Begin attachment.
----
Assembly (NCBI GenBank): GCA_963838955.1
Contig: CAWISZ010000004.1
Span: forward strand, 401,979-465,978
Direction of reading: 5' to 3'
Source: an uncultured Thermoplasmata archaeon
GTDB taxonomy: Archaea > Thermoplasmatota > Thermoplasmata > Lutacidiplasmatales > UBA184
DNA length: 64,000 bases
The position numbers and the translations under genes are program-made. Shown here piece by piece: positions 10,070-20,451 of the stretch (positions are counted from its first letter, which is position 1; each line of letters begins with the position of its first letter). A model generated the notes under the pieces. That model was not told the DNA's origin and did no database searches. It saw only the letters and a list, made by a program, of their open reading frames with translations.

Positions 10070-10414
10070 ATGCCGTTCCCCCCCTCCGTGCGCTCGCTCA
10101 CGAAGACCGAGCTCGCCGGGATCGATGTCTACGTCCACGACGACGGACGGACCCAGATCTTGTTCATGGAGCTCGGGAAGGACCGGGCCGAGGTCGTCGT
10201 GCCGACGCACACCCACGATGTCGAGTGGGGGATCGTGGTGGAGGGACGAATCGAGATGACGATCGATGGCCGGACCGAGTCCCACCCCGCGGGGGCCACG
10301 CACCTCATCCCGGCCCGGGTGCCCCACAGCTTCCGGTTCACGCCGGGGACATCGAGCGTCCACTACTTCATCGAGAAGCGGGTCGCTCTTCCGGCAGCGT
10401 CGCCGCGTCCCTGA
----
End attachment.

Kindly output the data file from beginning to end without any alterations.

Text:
Assembly (NCBI GenBank): GCA_963838955.1
Contig: CAWISZ010000004.1
Span: forward strand, 401,979-465,978
Direction of reading: 5' to 3'
Source: an uncultured Thermoplasmata archaeon
GTDB taxonomy: Archaea > Thermoplasmatota > Thermoplasmata > Lutacidiplasmatales > UBA184
DNA length: 64,000 bases
The position numbers and the translations under genes are program-made. Shown here piece by piece: positions 10,070-20,451 of the stretch (positions are counted from its first letter, which is position 1; each line of letters begins with the position of its first letter). A model generated the notes under the pieces. That model was not told the DNA's origin and did no database searches. It saw only the letters and a list, made by a program, of their open reading frames with translations.

Positions 10070-10414
10070 ATGCCGTTCCCCCCCTCCGTGCGCTCGCTCA
10101 CGAAGACCGAGCTCGCCGGGATCGATGTCTACGTCCACGACGACGGACGGACCCAGATCTTGTTCATGGAGCTCGGGAAGGACCGGGCCGAGGTCGTCGT
10201 GCCGACGCACACCCACGATGTCGAGTGGGGGATCGTGGTGGAGGGACGAATCGAGATGACGATCGATGGCCGGACCGAGTCCCACCCCGCGGGGGCCACG
10301 CACCTCATCCCGGCCCGGGTGCCCCACAGCTTCCGGTTCACGCCGGGGACATCGAGCGTCCACTACTTCATCGAGAAGCGGGTCGCTCTTCCGGCAGCGT
10401 CGCCGCGTCCCTGA